Thursday, September 27, 2007

Quality and what is great art?

I am intrigued by the nature of quality. What makes art art and how do we recognize it? In a graduate school seminar years ago, we spent several days on the topic. One of the arguments is that great art has an innate quality about it that is recognizable and timeless. For instance, the Venus of Willendorf, though thousands of years old and created by a member of a culture long gone, is viewed as great art because it has that quality. By this argument, all great work is recognizable regardless of time or culture.

I then have to ask: was the Venus of Willendorf even considered great in its time? Is it only considered great because it survived?

In contrast, I look at Stravinsky’s Rite of Spring which caused near riots when it debuted at the beginning of the century and many experts regarded as garbage. When the ballet was performed just a year later, it was regarded as a masterpiece. Cezanne’s paintings were perceived by his contemporaries as horrible. Only Pissarro recognized his genius. As time passed, Cezanne’s genius was recognized and the quality of his work is now never questioned.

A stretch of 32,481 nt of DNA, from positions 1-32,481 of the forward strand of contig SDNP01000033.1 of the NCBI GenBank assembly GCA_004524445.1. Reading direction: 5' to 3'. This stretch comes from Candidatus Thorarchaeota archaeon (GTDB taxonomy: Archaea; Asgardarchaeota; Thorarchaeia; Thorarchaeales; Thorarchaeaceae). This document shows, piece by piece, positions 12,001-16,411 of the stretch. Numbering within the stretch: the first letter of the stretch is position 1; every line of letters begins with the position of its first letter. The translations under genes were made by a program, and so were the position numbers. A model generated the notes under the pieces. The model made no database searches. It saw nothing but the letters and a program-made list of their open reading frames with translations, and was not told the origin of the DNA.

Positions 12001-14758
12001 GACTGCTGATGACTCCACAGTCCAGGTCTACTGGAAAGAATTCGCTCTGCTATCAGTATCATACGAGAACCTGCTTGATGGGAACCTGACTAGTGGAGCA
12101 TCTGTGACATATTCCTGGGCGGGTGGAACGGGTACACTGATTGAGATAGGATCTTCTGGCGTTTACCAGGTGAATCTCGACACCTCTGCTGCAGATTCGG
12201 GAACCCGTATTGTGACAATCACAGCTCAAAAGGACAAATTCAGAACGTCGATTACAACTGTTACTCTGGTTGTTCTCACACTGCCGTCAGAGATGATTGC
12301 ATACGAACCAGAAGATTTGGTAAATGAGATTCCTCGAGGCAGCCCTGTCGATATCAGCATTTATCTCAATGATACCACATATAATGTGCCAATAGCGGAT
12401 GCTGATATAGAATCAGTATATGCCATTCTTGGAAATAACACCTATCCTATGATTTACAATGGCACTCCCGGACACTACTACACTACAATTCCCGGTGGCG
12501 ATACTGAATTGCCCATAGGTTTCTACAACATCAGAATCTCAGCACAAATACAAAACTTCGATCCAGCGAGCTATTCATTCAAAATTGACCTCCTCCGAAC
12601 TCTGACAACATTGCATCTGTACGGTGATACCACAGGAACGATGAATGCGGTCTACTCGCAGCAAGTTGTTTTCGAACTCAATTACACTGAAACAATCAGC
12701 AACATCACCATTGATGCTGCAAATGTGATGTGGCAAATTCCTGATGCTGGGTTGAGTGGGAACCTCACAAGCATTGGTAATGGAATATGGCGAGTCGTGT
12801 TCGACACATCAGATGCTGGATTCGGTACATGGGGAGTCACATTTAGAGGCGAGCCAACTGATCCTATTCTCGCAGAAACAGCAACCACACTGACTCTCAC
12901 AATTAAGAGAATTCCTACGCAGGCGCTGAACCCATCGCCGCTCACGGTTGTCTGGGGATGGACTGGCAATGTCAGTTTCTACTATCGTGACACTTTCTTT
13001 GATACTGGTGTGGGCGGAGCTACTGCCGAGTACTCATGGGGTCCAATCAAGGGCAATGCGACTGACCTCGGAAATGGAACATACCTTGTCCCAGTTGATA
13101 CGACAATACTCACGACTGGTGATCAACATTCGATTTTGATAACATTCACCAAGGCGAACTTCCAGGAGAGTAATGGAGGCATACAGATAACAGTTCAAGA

My wife and I even have this discussion when it comes to popular music. She appreciates and accepts as quality work those done by the finest vocalists and works with fine melodies. I, in contrast, care less for the quality of the vocals. For instance, as my wife puts it, Neil Young and Bob Dylan are great songwriters, but someone else should sing the songs. I see the quality of the songs and appreciate the visceralness (not a word) of their expression. Their voices, though far from perfect, bring something to their music.

By my wife’s definition, presentation is the most important aspect of quality. The elements, for instance line, form and color in painting, when done well, represent quality. I place a higher value in content and expressiveness. For instance, a local big fish in a small pond academic poet, Robert Stewart at UMKC, composes technically perfect poetry with precise meter and word choice. I find his work, however, as expressive as cardboard.

Which brings me back to the nature of quality. What work is great and what about it makes it great? The only answer that has carried through time is the great works are the ones that critics and experts (mostly males of Northern European descent) have placed in the canon. The other catch all measure of quality is the Strom Thurman “I may not know art, but I know what is good,“ argument. If I don’t like it then it can’t be good.

On a personal note, I ponder my own work. I look at each work and wonder about the. I hope to produce quality work, but am I? I recognize some of the works are weaker. Still, is my work any good? And does it matter? As I post my work, I will revisit this inanswerable question from time to time.

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